The house in Nyack, photo via Atlas Obscura
Over the years, the Ackleys find that the house is haunted, but it doesn’t bother them too greatly. Around 1990, the Ackleys decide to sell the house, but neglect to advertise any stories of ghosts. After all, nobody had mentioned it to them.
It turns out that their buyer felt differently. With their $32,000 deposit in escrow, they hear from a local architect “Oh, you’re buying the haunted house”. They turn around and remove their offer, and then start legal proceedings to regain their deposit. In what became known as “the Ghostbusters trial”, the courts agreed with them finding that, in the absence of some reasonable way for it to be found during house inspections, the owners were obligated to divulge the presence of a ghost.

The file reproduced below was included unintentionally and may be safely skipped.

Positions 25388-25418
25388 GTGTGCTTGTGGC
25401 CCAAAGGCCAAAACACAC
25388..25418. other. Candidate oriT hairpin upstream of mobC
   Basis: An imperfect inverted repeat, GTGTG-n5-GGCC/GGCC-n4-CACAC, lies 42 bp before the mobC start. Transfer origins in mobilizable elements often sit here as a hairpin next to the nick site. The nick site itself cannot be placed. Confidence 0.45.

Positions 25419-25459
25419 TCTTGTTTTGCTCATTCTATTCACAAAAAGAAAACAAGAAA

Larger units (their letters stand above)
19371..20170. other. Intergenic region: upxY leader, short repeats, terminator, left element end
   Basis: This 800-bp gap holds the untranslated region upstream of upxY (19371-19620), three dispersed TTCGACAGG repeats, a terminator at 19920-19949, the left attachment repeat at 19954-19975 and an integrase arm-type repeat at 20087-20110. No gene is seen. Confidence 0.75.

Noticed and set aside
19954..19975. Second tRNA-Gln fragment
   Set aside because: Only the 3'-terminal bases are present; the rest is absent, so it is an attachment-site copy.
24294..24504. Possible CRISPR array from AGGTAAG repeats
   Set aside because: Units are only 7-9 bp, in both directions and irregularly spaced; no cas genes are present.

Although, really, how could this home not be haunted? Reviewing the facts:
- It’s a 5,000 square foot rambling Victorian house with three full levels, basement, and attic.
- It’s on a dead-end street.
- It’s on the banks of the Hudson River, and not far from Sleepy Hollow.
A nice setup for a light-hearted Ghostbusters game: the team are reduced to doing pre-purchase home inspections with Egon’s latest device that both takes PKE readings and detects rising damp, when one house shows up something unexpected.
Alternatively, some one has bought a haunted house and starts legal proceedings against the people that were involved in the sale. The players take the roles of the real-estate agents, lawyers, architects, engineers and the like who are defending the case and find themselves drawn into a situation far stranger than they expected.